“This is a huge day for me. I love the BBC. It’s been my work family for more than 30 years and I want it to be the best. Sometimes families feel the need to shout at each other, but it’s always a relief when you can stop shouting.
“I’m grateful to the director general for helping me resolve this. I do feel he has led from the front today in acknowledging my value as the China editor.
“The BBC has awarded me several years of backdated pay. But this was always about the principle and not the money so I’m giving it away to help women who need it more than I do.
“And today I can say at the BBC I am equal.
“I would like women at workplaces up and down the country to say the same. This has been an enormously long, hard road to get here. It has involved so much work and so many people.
“Cultural change takes time to help people think things through and it’s an enormously difficult issue, not just for the BBC but for employers all over the world. This is a win for me and for the BBC. I’m proud of all of us.”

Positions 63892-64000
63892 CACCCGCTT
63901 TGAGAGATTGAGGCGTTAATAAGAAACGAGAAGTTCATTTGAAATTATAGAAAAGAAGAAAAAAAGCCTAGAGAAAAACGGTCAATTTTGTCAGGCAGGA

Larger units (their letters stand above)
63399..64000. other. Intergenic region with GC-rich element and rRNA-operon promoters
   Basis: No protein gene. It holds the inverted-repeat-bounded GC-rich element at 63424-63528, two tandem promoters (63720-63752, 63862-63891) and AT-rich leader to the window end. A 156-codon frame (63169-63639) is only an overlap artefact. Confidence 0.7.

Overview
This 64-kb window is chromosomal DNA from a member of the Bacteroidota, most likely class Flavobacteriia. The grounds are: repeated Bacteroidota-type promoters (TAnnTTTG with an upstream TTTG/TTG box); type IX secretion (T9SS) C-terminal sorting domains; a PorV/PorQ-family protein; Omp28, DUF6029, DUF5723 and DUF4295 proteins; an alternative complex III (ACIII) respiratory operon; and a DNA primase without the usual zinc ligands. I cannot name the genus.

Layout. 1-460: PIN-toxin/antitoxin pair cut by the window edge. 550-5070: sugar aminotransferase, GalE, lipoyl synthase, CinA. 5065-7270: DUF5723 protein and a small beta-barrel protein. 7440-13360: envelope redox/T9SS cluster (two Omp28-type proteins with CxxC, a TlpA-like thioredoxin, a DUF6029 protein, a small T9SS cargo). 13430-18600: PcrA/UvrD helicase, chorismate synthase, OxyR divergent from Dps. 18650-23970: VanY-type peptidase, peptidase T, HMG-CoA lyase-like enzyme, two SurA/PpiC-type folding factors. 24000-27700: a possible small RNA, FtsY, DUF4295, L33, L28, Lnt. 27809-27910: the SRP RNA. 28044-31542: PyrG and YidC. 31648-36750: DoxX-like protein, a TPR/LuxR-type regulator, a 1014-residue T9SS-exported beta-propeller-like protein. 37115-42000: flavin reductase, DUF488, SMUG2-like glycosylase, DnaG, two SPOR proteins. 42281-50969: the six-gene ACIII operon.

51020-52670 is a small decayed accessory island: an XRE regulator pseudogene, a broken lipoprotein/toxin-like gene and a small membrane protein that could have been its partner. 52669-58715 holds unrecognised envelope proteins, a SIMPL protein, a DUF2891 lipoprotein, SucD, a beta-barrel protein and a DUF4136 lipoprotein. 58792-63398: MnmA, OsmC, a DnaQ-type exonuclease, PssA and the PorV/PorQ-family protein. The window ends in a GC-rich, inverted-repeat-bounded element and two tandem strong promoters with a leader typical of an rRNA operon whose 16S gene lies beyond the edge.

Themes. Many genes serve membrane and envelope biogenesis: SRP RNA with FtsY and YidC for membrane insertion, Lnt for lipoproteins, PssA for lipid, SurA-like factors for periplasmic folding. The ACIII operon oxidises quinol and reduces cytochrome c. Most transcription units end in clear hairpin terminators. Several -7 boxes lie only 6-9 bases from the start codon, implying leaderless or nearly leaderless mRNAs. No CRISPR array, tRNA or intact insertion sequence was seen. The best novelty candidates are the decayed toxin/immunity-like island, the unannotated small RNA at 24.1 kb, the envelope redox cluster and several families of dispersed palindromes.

Director general Tony Hall added: “I am pleased that we’ve been able to move past our differences and work through things together; we can now look to the future. I’m also glad that Carrie will be contributing to Donalda MacKinnon’s project to make the BBC a great place for women to work. That really matters to me, and I want us to lead the way.”
Gracie will now take up to six months of unpaid leave and will take on writing and speaking engagements about both China and gender equality.
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